The Cubans and their hostages were barricaded behind bars in a section of the prison, and as Atherton pointed out, it’s much easier to break out of a prison than into one. But when his team got the word, operators executed the type of explosive breach they had trained for—and it worked flawlessly. The hostages were rescued unharmed, and none of the Cubans were hurt.

“That was our first significant use of explosive breaching,” Atherton said, “and to do it in a maximum security prison with people’s lives at stake—that was a pretty big moment for us, a pretty intense couple of minutes. That’s where all your training pays off.”

Monday, August 29, 2016

My Washington Times Review Of 'By Honor Bound: Two Navy SEALs, The Medal Of Honor, And A Story Of Extraordinary Courage'

My review of By Honor Bound appears in the Washington Times today.

That U.S. Navy SEALs are extraordinary men is a given. They are extraordinarily trained, extraordinarily skilled, and extraordinarily tough and extraordinarily brave.
Yet even among these extraordinary men, certain SEALs have gone above and beyond the special operations teams’ extraordinary attributes and their actions have made them legends in the SEAL community and in military history.
Tom Norris and Mike Thornton are two such men.
During the Vietnam War SEAL Lt. Tom Norris placed his own life in jeopardy when he rescued two American airmen shot down behind North Vietnamese enemy lines. For this action in April of 1972, Lt. Norris received the Medal of Honor.
Six months later, SEAL Petty Officer Mike Thornton waded into heavy enemy fire and rescued Lt. Norris, who had been severely wounded with a bullet wound to his left eye. For this action, Petty Officer Thornton received the Medal of Honor.
In “By Honor Bound: Two Navy SEALs, the Medal of Honor, and a Story of Extraordinary Courage,” Mike Thornton andTom Norris, along with author, Vietnam veteran and former Navy SEAL Dick Couch, tell their incredible story.
You can read the rest of the review via the below link:

Sunday, August 28, 2016

Jeanne Vertefeuille: CIA Spy Hunter

The CIA released a piece on the late Jeanne Vertefeuille (seen above in the center of the group photo), one of the CIA officers who caught CIA spy and traitor Aldrich Ames.

At first, I wanted to jump across the table and strangle him. But then I started laughing. It was really funny, because he was the one in shackles, not me.”

This was the reaction of CIA officer Jeanne Vertefeuille upon learning that Aldrich Ames, the most damaging mole in CIA history, had once given his Soviet handlers her name when they asked what other CIA official could be framed for Ames’s own treachery.

Fortunately that strategy did not pan out, and instead Jeanne led the internal task force that ultimately brought Ames to justice. It was the pinnacle of a long and memorable career in CIA.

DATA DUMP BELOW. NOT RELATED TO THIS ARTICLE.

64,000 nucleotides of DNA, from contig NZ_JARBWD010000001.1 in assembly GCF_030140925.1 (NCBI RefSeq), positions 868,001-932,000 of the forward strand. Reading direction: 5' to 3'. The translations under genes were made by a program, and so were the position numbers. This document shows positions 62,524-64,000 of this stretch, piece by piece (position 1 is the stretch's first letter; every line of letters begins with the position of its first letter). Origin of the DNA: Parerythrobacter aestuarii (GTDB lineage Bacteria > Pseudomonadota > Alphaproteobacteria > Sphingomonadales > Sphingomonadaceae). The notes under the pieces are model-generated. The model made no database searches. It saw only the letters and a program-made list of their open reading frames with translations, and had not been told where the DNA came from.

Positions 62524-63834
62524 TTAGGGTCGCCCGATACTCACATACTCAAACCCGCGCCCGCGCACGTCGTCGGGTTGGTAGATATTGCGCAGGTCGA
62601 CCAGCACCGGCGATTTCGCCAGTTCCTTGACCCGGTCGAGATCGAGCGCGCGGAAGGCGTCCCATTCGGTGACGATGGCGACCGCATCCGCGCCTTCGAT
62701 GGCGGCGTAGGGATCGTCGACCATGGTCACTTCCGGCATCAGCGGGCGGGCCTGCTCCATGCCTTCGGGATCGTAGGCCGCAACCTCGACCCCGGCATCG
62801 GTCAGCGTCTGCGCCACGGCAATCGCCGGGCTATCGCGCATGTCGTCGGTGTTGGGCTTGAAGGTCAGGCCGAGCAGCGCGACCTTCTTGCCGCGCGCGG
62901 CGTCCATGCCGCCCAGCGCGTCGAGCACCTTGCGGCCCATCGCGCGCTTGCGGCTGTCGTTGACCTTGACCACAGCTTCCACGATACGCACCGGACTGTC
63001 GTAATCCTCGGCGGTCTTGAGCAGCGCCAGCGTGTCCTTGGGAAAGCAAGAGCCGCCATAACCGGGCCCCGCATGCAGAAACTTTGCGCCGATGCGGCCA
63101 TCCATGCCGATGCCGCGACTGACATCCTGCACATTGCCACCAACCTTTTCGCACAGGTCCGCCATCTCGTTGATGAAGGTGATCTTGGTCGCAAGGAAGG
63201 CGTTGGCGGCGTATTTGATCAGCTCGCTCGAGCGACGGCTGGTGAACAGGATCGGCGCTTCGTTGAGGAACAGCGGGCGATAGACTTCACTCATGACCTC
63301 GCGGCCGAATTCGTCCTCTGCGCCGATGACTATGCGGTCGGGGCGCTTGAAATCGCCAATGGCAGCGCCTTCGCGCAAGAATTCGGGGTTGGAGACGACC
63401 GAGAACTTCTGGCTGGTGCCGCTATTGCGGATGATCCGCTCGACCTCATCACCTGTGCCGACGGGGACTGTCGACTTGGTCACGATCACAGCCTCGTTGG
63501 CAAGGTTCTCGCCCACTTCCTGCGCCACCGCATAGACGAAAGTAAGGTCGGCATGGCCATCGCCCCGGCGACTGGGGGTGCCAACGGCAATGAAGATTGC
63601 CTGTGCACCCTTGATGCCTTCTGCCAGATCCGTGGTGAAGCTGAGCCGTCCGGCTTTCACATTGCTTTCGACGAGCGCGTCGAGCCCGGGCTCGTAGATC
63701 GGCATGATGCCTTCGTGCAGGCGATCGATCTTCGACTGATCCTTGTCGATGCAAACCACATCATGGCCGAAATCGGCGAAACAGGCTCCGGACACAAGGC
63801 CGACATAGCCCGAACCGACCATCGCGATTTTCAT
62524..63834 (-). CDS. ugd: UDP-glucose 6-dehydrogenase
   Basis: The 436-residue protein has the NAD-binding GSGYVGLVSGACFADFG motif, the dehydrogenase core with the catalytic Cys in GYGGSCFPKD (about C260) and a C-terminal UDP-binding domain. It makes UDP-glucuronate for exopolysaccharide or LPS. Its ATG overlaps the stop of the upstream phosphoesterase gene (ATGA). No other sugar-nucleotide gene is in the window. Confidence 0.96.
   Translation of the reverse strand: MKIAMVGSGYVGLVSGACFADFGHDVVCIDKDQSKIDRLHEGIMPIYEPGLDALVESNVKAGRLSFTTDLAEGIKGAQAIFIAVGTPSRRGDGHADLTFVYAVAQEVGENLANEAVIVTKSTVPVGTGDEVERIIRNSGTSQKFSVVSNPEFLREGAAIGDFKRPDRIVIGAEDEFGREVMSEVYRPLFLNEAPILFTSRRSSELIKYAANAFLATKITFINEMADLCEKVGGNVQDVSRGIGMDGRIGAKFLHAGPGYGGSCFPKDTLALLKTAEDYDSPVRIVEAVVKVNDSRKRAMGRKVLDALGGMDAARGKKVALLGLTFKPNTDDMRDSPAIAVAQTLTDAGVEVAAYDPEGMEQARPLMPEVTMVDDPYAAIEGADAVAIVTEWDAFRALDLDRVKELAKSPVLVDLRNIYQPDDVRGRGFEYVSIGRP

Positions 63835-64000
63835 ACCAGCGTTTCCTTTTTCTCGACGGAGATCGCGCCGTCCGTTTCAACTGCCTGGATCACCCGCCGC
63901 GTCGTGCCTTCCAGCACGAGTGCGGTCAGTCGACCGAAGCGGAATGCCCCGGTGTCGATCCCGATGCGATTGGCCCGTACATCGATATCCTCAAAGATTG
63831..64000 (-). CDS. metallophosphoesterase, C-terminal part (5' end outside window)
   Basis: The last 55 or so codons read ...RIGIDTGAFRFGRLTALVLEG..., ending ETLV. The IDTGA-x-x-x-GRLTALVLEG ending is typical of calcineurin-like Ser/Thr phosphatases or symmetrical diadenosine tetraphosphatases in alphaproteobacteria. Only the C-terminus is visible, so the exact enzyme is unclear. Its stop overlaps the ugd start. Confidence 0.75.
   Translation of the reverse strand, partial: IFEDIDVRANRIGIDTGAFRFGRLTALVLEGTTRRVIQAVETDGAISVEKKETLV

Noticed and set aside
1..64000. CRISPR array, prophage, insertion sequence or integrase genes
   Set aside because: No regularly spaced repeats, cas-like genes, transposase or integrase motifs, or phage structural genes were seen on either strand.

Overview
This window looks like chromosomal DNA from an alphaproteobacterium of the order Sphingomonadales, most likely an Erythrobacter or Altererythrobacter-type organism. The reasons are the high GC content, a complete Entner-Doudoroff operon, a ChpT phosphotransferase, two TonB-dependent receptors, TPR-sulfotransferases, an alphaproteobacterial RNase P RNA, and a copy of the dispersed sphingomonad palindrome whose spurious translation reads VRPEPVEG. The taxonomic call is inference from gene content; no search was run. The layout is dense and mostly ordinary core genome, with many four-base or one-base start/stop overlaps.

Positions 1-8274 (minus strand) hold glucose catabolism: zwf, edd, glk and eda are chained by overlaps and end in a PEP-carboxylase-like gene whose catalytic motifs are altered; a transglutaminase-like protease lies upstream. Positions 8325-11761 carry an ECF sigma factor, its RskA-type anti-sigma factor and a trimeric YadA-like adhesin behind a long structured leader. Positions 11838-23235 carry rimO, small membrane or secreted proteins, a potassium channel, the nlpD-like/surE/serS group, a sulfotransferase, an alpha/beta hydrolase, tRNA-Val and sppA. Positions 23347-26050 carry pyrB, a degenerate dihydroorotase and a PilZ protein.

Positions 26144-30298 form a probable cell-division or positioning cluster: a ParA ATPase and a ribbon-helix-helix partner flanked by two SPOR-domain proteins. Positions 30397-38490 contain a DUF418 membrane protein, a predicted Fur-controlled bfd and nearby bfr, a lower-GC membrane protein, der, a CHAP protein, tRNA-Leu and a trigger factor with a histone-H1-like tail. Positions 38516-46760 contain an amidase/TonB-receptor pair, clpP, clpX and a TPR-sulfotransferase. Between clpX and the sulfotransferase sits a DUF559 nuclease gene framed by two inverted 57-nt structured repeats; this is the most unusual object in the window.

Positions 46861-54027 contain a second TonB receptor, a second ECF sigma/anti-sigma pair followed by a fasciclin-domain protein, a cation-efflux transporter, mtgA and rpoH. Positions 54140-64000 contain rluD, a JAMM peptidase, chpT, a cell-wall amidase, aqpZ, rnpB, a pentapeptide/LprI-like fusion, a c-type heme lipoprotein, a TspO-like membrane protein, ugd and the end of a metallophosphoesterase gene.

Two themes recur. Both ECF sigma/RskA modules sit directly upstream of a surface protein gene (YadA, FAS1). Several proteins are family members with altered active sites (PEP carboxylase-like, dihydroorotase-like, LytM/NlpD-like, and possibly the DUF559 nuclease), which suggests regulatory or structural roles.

You can read the rest of the piece via the below link:

You can also read my Counterterrorism magazine interview with Sandra V. Grimes (seen on the left in the above group photo) via the below link:

Grime worked with Jeanne Vertefeuille and helped catch Ames. She and Jeanne Vertefuille wrote Circle of Treason: A CIA Account of Traitor Aldrich Ames and the Men He Betrayed.

Something New Under The Sun: A Hemingway Biography That's Original

Ron Capshaw offers a good review in National Review of James M. Hutchisson's Ernest Hemingway: A New Life.

Norman Mailer once located courage in Ernest Hemingway's manic depression. Proof of this, according to Mailer, was that Papa was able to produce classic works despite daily struggles with that crippling condition.

James Hutchisson tales off from that point and advertises that his is the first "balanced" view of Hemingway in years. Others, he argued, have either portrayed the writer as the persona he created for himself - that of a rugged adventurer with a genius for words - or as an alcoholic womanizer.

Hutchinsson justifies this latest attempt of explaining Hemingway by announcing that he would view the author's work through several prisms: his medical condition that grew worst over the years (like others, Hutchisson sees an air of inevitability about Hemingway's putting that fatal shotgun in his mouth and pulling the trigger); his obsession with life and death, which was grist to his creative mill; and his relationship with women.        

You can read the rest of the review via the below link:

Saturday, August 27, 2016

Sources Name Informant Who Recorded Reputed Philadelphia Mob Boss Joey Merlino In Federal Racketeering Case

Dave Schratwieser at Fox 29 in Philadelphia offers a piece and video clip on the identity of the federal informant who recorded Joey Merlino, the reputed Philadelphia Cosa Nostra organized crime boss, and others. Merlino and 45 others were indicted on racketeering charges.

Schratwieser interviewed veteran organized crime reporter Jerry Capeci, whose website,, named the informant.

You can read the piece and watch the video via the below link:

You can also read an earlier post on the federal case against Merlino and others via the below link:

Wildwood Days: From Plastic Palm Trees To Looping Neon Signs, Striking Images Of Mid-Century Motels Capture The Vanishing Architecture Of A Bygone Era

Like many of the middle class South Philadelphians I grew up with, we vacationed in Wildwood, N.J. every summer.